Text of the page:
Especially since I’ve gotten back from London in May, I’ve found myself regularly questioning things like:

— Why am I still in New York? The whole “I live in New York” novelty has lost its appeal. I could care less about parties, celebrities, or fashion. I don’t have money to eat at any of the world-class restaurants or buy designer clothes, and I absolutely despise the 4AM nightlife and clubs. Not to mention I’ve been here for seven years and while I have made many acquaintances, I definitely don’t feel like I’ve acquired many lasting relationships.

— Is it New York that’s pissing me off, or is it my career choice? Sure there’s never a dull moment in advertising which certainly fits my easily-bored ADD-like personality, but is this really what I should be doing with my writing talents? Or should I be using my creativity to solve real problems and help people in need, or at the very least write about something a bit more meaningful?

— Why do I keep convincing myself that it’s okay to fork over this much money each month to rent a studio apartment, just because it’s in New York City? I could fly to the other side of the world once a month for the price I pay in rent here.

— Why do I own a couch? Okay this is a weird one because sure I need it to fill the space, but it’s just a random clunky thing that’s going to be a pain in the ass when it comes time to move again. I guess I don’t like the idea of owning anything other than a computer and a camera because then things feel more permanent, and well, I don’t want that.

— Am I going to be like this forever, constantly pushing myself to find “what’s next?” Or will I eventually grow out of this and find myself happy and content with what I’ve got? Because if not, I could see this shit being really exhausting.

While these questions keep racing through my mind, I can be grateful that the “I want to settle down and start a family” bug hasn’t hit me like it has most of my friends (and hopefully it never will). But in recent years I have started to notice the lack of meaningful relationships I have in my life. I know that’s partially my fault, but it also has to do with the fact that I feel like I’m not meeting very many people with similar upbringings, values, interests, or goals, so it’s hard to relate or get too close to anyone. I guess it’s a good thing because that makes it even easier to pack up and go, but I’m still convinced it’s a bad sign when you’ve lived in a place for seven years and still haven’t developed (m)any meaningful relationships.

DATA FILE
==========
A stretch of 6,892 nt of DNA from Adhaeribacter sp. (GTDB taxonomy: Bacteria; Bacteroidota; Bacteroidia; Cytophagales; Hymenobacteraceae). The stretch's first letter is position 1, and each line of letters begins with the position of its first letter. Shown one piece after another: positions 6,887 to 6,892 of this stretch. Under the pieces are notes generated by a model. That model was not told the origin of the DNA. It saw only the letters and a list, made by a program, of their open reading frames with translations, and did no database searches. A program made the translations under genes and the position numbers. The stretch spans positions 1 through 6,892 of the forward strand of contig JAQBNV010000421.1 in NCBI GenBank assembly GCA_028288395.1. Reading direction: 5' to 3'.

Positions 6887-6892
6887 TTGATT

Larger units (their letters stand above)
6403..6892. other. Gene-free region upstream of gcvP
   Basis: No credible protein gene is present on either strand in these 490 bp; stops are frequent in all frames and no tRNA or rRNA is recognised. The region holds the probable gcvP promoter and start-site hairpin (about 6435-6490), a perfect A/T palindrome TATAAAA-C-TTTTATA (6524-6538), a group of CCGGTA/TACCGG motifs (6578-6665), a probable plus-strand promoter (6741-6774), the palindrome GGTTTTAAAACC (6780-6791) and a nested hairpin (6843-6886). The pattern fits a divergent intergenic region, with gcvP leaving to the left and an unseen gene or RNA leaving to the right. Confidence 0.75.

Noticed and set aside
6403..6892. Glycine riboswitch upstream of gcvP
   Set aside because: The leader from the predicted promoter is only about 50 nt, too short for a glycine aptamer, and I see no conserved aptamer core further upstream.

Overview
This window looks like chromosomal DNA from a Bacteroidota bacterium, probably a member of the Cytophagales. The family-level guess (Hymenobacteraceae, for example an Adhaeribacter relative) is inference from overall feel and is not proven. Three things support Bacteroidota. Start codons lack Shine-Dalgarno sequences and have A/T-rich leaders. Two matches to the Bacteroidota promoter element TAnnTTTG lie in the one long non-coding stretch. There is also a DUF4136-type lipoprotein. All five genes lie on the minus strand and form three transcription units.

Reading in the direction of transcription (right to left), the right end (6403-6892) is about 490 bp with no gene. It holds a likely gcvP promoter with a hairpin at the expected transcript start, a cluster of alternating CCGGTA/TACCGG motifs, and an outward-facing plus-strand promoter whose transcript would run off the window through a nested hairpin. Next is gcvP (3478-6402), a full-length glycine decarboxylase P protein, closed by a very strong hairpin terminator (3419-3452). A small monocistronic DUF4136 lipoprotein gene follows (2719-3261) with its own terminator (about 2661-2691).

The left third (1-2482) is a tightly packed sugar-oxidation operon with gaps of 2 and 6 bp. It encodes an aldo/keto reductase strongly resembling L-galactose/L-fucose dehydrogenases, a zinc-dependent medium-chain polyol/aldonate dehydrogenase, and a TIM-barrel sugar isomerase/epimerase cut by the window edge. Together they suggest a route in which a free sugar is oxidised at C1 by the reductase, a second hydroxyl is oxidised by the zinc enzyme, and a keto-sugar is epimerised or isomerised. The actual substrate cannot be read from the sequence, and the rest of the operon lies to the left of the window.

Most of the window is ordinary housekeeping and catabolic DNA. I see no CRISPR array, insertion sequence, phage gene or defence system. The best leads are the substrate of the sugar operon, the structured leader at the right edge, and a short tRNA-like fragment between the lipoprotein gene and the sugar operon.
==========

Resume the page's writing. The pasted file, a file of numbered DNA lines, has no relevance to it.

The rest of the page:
The bottom line is that I’ve spent a lot of time and hard work to get to where I am and as a result I think I’m burnt out. It’s making me lazy and I’m losing some of my ambition. I wish that I could postpone my student loan payments, pay off my credit card debts, sell everything I own, and travel the globe for like a year. Maybe that would lead me to somewhere else with an actual purpose for being there. And if not I’d come back and settle down on the West Coast like I’ve always dreamed of doing “once I got older.” I know that if I did it’d be a huge risk, and while I definitely wouldn’t look back and regret my decision, would it ruin my credit, put me further in debt, and make me worse off upon my return to the US? Probably.

So here I am, lost in New York City. As far as I’m concerned I’ve made it here, so now I can make it anywhere, right? But where? And more importantly, why there? The world is mine to choose from, I guess it’s just a matter of finding a place that’ll give me what I want next. Now I’ve just got to figure that out.